• The ventricles of the brain and the central canal of the spinal cord are lined with ependymal cells. The cells are often cilated and form a simple cuboidal or low columnar epithelium. The lack of tight junctions between ependymal cells allows a free exchange between cerebrospinal fluid and nervous tissue.
    Ependymal cells can specialise into tanycytes, which are rarely ciliated and have long basal processes. Tanycytes form the ventricular lining over the few CNS regions in which the blood-brain barrier is incomplete. They do form tight junctions and control the exchange of substances between these regions and surrounding nervous tissue or cerebrospinal fluid.

Many glial cells do express neurotransmitter receptors. Neuronal activity may regulate glial function by a spillover of transmitter from synaptic sites, which are typically surrounded by fine processes of glial cells. Occasionally, neurones also make synapse-like contacts with glia cells. Glial cells may also communicate with each other via GAP junctions.


 
Suitable Slides
sections of the forebrain - toluidine blue, Giemsa, luxol fast blue/cresyl violet

Forebrain, Cortex, mouse - Giemsa and Forebrain, Hippocampus, mouse - Giemsa
Most glial cells are much smaller than neurones. Their nuclei are generally much smaller than neuronal nuclei, and they rarely contain an easily visible nucleolus. Other aspects of their morphology are variable. The glial cytoplasm is, if visible at all, very weakly stained. Different types of glial cells cannot be easily distinguished by their appearance in this type of preparation. Most of the small nuclei located in the white matter of the CNS, where they may form short rows, are likely to represent oligodendrocytes.
Browse through the sections at low or medium magnification and try to get a feeling for the structural diversity visible in the section available to you - parts of the section that look different from others are very likely to have different functions.
Find a spot that appears interesting (or least boring) to you and sketch its structure at low magnification. Choose a spot for high magnification, and draw some of the visible neurones and glial cells. Note the difference in the size and number of glial cells and neurones.


 
Peripheral Nervous System (PNS)

The PNS comprises all nervous tissue outside the brain and spinal cord. It consists of groups of neurones (ganglion cells), called ganglia, feltworks of nerve fibres, called plexuses, and bundles of parallel nerve fibres that form the nerves and nerve roots. Nerve fibres, which originate from neurones within the CNS and pass out of the CNS in cranial and spinal nerves, are called efferent or motor fibers. Nerve fibres which originate from nerve cells outside the CNS but enter the CNS by way of the cranial or spinal nerves are called afferent or sensory nerve fibres.

The principal neurotransmitters in the PNS are acetylcholine and noradrenalin.

 
Peripheral Nerves

Afferent, sensory fibres enter the spinal cord via the dorsal roots, while efferent, motor fibres leave the spinal cord via the ventral roots. Dorsal and ventral roots merge to form the spinal nerves, which consequently contain both sensory and motor fibres. As the spinal nerves travel into the periphery they split into branches and the exact composition of the nerve in terms of motor and sensory fibres is, of course, determined by the structures the nerve will innervate.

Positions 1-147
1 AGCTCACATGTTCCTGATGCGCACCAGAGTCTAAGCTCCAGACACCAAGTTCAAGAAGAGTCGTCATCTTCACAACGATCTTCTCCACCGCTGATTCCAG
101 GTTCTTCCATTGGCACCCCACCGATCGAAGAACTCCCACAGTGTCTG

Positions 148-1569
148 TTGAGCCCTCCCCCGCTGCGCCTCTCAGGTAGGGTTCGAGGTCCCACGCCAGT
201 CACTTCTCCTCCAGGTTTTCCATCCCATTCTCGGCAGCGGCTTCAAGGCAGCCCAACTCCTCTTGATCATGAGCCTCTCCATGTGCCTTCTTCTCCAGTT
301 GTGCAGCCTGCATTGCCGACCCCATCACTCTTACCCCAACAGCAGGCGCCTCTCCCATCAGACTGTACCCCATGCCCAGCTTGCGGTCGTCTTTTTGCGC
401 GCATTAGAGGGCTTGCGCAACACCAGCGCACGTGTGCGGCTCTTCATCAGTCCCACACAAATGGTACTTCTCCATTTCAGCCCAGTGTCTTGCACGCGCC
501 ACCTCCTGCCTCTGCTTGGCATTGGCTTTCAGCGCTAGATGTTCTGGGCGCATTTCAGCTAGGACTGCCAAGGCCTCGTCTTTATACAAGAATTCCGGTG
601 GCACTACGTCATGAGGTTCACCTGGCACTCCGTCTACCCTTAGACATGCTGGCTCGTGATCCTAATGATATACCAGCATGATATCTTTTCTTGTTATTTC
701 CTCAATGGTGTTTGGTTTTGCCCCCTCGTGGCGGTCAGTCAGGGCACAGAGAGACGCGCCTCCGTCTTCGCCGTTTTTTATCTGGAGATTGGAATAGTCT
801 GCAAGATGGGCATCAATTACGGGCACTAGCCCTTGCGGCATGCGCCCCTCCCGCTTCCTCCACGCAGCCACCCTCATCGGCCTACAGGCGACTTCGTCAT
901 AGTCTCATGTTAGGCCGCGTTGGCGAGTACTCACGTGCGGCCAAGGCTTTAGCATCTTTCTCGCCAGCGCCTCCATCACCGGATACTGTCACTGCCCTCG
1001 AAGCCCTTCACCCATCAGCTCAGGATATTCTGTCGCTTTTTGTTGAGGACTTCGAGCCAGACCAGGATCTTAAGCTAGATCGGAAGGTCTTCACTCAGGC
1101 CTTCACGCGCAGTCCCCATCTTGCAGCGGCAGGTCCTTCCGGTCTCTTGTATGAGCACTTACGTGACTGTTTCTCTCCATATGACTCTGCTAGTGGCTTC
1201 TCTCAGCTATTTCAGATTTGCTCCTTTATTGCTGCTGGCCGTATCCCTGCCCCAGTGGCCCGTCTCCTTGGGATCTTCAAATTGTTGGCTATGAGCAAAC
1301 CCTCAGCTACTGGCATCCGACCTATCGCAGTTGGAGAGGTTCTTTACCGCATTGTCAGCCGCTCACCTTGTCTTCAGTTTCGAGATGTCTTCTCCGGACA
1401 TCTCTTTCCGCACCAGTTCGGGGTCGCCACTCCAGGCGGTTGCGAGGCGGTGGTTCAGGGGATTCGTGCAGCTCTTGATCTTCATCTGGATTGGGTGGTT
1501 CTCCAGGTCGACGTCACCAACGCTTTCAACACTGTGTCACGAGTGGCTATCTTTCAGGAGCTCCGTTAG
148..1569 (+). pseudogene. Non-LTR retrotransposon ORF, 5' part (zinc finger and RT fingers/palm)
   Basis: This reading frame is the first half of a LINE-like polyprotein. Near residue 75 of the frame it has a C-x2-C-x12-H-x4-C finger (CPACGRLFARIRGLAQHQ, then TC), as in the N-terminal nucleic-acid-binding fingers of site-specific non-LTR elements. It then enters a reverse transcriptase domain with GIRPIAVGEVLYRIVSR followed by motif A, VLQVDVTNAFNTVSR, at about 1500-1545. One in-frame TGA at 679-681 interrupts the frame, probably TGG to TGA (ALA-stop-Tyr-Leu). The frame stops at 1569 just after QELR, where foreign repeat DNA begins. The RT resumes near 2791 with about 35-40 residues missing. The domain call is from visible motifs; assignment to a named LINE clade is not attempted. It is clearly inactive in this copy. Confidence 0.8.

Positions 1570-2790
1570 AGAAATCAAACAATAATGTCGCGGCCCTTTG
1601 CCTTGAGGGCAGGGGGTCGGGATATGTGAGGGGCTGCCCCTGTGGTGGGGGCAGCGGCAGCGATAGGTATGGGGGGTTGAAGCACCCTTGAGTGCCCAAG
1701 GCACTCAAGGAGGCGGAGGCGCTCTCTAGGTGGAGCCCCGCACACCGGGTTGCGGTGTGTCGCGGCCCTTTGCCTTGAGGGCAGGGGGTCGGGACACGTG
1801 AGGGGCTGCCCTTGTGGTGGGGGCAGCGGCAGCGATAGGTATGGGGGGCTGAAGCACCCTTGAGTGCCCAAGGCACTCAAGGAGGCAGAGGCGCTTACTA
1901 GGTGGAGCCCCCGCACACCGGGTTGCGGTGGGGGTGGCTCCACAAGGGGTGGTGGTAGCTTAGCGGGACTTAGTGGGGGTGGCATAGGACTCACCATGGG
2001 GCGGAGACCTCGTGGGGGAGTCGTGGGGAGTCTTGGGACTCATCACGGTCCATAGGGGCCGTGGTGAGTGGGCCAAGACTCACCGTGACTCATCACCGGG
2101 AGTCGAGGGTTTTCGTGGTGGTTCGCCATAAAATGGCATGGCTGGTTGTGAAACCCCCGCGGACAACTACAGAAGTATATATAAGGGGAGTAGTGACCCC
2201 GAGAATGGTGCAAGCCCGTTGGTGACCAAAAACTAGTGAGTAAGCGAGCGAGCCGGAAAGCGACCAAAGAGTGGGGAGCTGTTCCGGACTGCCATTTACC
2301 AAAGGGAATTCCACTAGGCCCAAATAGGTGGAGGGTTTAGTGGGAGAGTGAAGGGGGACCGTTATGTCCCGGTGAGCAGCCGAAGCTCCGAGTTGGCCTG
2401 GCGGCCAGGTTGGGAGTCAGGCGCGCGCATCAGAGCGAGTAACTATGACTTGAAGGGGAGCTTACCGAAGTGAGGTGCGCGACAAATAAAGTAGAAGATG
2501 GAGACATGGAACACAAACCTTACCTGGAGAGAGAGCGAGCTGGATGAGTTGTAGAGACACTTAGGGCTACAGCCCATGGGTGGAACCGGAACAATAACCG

One nerve fibre consists of an axon and its nerve sheath. Each axon in the peripheral nervous system is surrounded by a sheath of Schwann cells. An individual Schwann cell may surround the axon for several hundred micrometers, and it may, in the case of unmyelinated nerve fibers, surround up to 30 separate axons. The axons are housed within infoldings of the Schwann cell cytoplasm and cell membrane, the mesaxon .

In the case of myelinated nerve fibres, Schwann cells form a sheath around one axon and surround this axon with several double layers (up to hundreds) of cell membrane. The myelin sheath formed by the Schwann cell insulates the axon, improves its ability to conduct and, thus, provides the basis for the fast saltatory transmission of impulses. Each Schwann cell forms a myelin segment, in which the cell nucleus is located approximately in the middle of the segment. The node of Ranvier is the place along the course of the axon where two myelin segments abut.

Fibre types in peripheral nerves:

Peripheral nerves contain a considerable amount of connective tissue. The entire nerve is surrounded by a thick layer of dense connective tissue, the epineurium. Nerve fibres are frequently grouped into distinct bundles, fascicles, within the nerve. The layer of connective tissue surrounding the individual bundles is called perineurium. The perineurium is formed by several layers of flattened cells, which maintain the appropriate microenvironment for the nerve fibres surrounded by them. The space between individual nerve fibres is filled by loose connective tissue, the endoneurium.

Fibrocytes, macrophages and mast cells are present in the endoneurium.
Nerves are richly supplied by intraneural blood vessels, which form numerous anastomoses. Arteries pass into the epineurium, form arteriolar networks beneath the perineurium and give off capillaries to the endoneurium.